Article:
Gateway to the Classics: Scotland's Story by Henrietta Elizabeth Marshall
Scotland's Story by  Henrietta Elizabeth Marshall

Robert II.—The Story of the Battle of Otterburn

The Scottish nobles now resolved again to invade England. They made all their preparations secretly, keeping them from the King as they would from an enemy, for they knew that he desired peace. But the Scottish nobles knew too, that the English King was in trouble, that he was quarrelling with his own family and with his people, and that it was therefore a good time to avenge themselves upon England.

So, secretly, and in spite of the King, they gathered to arms and crossed the Border.

The Scottish army was divided into two bodies, one of which, led by Earl Douglas, marched into Northumberland. There, after having done much damage, they met the English under the Earl of Northumberland's two sons, Henry and Percy. Henry, the elder, was so gallant and eager a knight that he was called Hotspur. He and his brother were among the bravest of the English knights, just as Douglas was among the Scottish.

Near Newcastle, Douglas and Hotspur met, and in the fight which took place, Douglas captured and carried off Hotspur's pennon.

"I will carry this with me to Scotland," cried Douglas, waving it aloft. "I will place it upon the topmost tower of my castle that it may be seen from far."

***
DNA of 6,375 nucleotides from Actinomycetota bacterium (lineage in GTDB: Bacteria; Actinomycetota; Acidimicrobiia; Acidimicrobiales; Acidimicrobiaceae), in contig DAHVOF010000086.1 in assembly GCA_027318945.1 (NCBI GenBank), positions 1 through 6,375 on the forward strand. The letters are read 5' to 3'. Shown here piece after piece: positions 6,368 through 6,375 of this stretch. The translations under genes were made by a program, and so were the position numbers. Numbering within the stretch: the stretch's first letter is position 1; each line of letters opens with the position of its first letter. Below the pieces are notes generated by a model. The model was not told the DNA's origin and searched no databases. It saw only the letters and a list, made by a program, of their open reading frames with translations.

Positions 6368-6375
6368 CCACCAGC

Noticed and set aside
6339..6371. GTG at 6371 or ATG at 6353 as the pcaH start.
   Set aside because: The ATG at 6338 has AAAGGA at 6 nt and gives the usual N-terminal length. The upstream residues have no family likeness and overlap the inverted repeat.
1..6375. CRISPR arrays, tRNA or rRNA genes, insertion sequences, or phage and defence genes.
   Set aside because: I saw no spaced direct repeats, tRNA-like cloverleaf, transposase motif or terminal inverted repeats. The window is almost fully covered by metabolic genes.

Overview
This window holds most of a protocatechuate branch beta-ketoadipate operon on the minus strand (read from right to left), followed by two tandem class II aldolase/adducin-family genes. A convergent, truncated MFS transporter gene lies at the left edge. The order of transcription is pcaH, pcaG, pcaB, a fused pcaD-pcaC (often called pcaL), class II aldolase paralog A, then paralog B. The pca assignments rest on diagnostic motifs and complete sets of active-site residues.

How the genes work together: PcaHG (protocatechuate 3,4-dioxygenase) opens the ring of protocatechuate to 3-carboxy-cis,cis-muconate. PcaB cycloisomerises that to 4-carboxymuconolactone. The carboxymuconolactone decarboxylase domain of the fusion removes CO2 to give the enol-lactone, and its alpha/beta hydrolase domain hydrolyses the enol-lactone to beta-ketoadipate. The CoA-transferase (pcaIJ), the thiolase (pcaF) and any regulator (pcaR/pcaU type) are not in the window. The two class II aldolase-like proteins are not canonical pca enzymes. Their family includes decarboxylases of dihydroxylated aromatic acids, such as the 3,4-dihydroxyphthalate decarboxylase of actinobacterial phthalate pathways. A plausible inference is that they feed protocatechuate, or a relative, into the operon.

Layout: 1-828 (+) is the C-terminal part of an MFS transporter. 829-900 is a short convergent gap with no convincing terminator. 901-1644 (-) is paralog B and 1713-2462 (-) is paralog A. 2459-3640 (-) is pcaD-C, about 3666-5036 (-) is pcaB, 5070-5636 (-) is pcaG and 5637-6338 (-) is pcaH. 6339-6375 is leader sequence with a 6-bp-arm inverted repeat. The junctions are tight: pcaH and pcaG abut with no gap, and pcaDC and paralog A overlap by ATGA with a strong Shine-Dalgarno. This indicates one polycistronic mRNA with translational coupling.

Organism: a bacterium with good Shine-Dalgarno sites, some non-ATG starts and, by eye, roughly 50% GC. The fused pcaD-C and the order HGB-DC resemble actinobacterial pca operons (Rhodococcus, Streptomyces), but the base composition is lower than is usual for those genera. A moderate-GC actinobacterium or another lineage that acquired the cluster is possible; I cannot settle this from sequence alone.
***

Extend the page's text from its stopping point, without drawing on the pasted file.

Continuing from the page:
"By heaven, Earl Douglas," cried Hotspur, full of anger, "you shall not even bear it out of Northumberland. You shall never have that pennon to brag about."

"You must come then this night and take it," replied Douglas scornfully. "I shall fix it before my tent. Come and take it if you dare."

It was now late in the evening, so each army went back to camp to rest and have supper. The Scots had plenty of food, and having had a good meal, they lay down to sleep. But a strict watch was kept, for they expected Hotspur to make good his proud boast and to come to take his pennon.

But the night passed. Hotspur did not come, and next morning the Scots began to march homeward.

They might have gone safely home, without more fighting, but Douglas decided to remain for two or three days near the castle of Otterburn. "For," said he, "I conquered Hotspur's pennon in fair fight, and I will give him a chance of winning it back again. He will find it well defended if he comes."

In those days knights looked upon war almost as a game, and Douglas was anxious to play fair and to keep the rules.

In the meantime, Hotspur was greatly ashamed that he had not kept his word and won his pennon again from Douglas. The knights who were with him tried in vain to comfort him. "Many such losses happen in war," they said.

"If Douglas did take your pennon, he had to fight hard for it."

"We are not strong enough now to attack so great a host. Let us wait until more men come to help us. It is better to lose a pennon than two or three hundred knights."

Very unwillingly Hotspur yielded to this advice. But when some English knights came galloping into the camp with the news that the Scots were near Otterburn, and that they were not more than three thousand strong, Hotspur sprang up. "To horse, to horse," he shouted; "by the faith that I owe to my God, and to my lord and father, I will yet recover my pennon this very night."

It was a warm, calm August evening, and the moon shone brightly as Hotspur and his men galloped impatiently along.

The Scots had had supper, many of them had already fallen asleep, when the whole camp was aroused with the cry of "Percy! Percy!"

Hotspur had come for his pennon.